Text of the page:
When creating new jewellery pieces for your collection, you may want to add a high shine mirror finish to your silver and gold. The best way to achieve this? By using jeweller’s rouge.

Watch our customer review video to discover more about how Dave Wilson (the artisan behind Celtic Dreams jewellery) uses jeweller’s rouge to add a finishing touch to his own creations, and then read on to learn even more about this polishing compound – from answering the question “what is jeweller’s rouge?” to different ways you can use it for achieving the finishing touch you desire.

Jeweller’s rouge polishing compound

Jeweller’s rouge is a jewellery polishing compound, used especially for achieving a high shine with precious metals such as silver and gold. Made from finely ground iron oxide, or more commonly known as “rust”, jeweller’s rouge comes in a dark red colour, following its namesake rouge.

The iron oxide (or ferric oxide) is commonly mixed with tallow, which acts as a greasy binding element for jeweller’s rouge to take the form of a block or jeweller’s rouge bar. Using jeweller’s rouge in bar form allows you to easily apply it to your metal polishing mops and jewellery polishing motor.

The ferric oxide is gently abrasive, allowing a fine powder to appear on the jewellery as you work.

Different consistencies of jeweller’s rouge

Although all forms of jeweller’s rouge are made from the same substances, there can be variations in consistency and texture depending on coarseness:

  • Coarsely-ground oxide – results in larger jeweller’s rouge particles, with a rougher polish.
  • Finely-ground oxide – results in smaller, finer particles, with less cutting action but a finer polish.

The greasy binding of jeweller’s rouge can also vary, depending on manufacturer preference. Some can make the jeweller’s rouge dry and crumbly, which does result in a quicker clean-up. However, your work environment will be dustier. A greasier jeweller’s rouge bar is better to work with in terms of less dust, but will take longer to clean up after as you remove greasy residue from your metal.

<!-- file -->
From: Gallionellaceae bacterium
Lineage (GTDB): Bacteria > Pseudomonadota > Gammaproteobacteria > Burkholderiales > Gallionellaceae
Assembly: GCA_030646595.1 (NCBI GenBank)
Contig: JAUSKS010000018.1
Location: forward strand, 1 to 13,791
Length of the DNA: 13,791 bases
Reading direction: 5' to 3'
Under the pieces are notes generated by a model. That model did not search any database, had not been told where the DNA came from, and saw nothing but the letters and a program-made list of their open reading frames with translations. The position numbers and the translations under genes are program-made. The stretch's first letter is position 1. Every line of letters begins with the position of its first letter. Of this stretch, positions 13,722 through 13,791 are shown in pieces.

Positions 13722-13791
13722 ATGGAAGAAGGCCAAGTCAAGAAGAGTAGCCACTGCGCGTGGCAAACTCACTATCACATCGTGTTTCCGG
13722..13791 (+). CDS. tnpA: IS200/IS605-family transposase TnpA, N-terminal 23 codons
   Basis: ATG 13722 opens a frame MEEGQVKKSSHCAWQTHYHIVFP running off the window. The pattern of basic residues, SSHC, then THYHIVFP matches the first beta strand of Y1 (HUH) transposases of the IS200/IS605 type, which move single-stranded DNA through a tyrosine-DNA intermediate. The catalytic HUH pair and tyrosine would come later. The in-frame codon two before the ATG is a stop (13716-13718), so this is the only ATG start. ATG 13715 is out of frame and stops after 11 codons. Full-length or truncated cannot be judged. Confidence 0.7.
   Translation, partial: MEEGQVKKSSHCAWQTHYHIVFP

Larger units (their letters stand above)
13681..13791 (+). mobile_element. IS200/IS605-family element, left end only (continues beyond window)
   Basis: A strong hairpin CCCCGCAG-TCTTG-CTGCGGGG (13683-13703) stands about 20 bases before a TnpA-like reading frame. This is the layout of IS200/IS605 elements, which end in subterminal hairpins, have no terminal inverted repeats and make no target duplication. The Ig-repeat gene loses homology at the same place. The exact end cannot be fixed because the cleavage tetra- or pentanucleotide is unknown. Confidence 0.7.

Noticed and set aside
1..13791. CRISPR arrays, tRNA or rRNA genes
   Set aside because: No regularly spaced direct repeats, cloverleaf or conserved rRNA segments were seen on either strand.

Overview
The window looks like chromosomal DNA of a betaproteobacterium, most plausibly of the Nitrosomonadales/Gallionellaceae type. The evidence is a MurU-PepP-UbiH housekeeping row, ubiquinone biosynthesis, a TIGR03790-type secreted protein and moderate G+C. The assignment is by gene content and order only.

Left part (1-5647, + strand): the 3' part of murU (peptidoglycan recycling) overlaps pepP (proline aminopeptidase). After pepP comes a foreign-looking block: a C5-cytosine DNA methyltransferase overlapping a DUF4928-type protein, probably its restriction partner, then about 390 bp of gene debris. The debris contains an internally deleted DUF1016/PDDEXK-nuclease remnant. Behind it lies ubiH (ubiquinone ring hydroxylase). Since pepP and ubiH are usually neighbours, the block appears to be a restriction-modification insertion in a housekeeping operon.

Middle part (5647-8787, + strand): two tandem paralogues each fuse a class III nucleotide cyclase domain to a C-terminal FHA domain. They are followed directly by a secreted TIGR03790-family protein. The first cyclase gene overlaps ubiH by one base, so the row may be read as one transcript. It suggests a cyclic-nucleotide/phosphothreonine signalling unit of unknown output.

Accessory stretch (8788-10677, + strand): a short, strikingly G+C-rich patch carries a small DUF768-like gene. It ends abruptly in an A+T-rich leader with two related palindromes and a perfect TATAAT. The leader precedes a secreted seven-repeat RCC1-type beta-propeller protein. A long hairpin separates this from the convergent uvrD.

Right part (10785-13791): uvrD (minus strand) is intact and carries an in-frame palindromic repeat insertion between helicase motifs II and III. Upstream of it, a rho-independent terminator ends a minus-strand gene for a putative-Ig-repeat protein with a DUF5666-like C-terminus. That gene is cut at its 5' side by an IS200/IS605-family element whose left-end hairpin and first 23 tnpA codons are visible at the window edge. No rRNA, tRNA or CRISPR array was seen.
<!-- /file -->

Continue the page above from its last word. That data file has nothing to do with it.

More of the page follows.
Applying to your metal polishing mops

If you’re using a jeweller’s rouge bar for your finishing touch, apply it to your choice of metal polishing mop or pendant wheel and attach this to your polishing motor or pendant drill. For this, you primarily want to avoid stiff mops, such as calico, and opt for softer, unstitched mops made from cotton, muslin or wool instead.

Once you’re polishing your metal with your mop and motor or pendant drill, take care because this process will generate heat. This is due to the abrasive properties of jeweller’s rouge, and the friction caused by the speed of the polishing motor. Also be wary of how your buffing wheel polishes metal with square edges, as this can result in a rounder result if you aren’t careful.

Removing jeweller’s rouge residue

When you’ve finished polishing your piece, don’t forget to remove any residue. The best solution for this is hot soapy water and a toothbrush. Make sure your water is hot, and not lukewarm – otherwise it won’t melt the grease and you’ll struggle to get rid of the residue.

So, will you invest in some jeweller’s rouge for your next project? If you’re wondering where to buy jeweller’s rouge, look no further than Cooksongold. We have both jeweller’s rouge bars and jeweller’s rouge powder available, ready to help you achieve a high shine, metal finish.

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Author: Cooksongold
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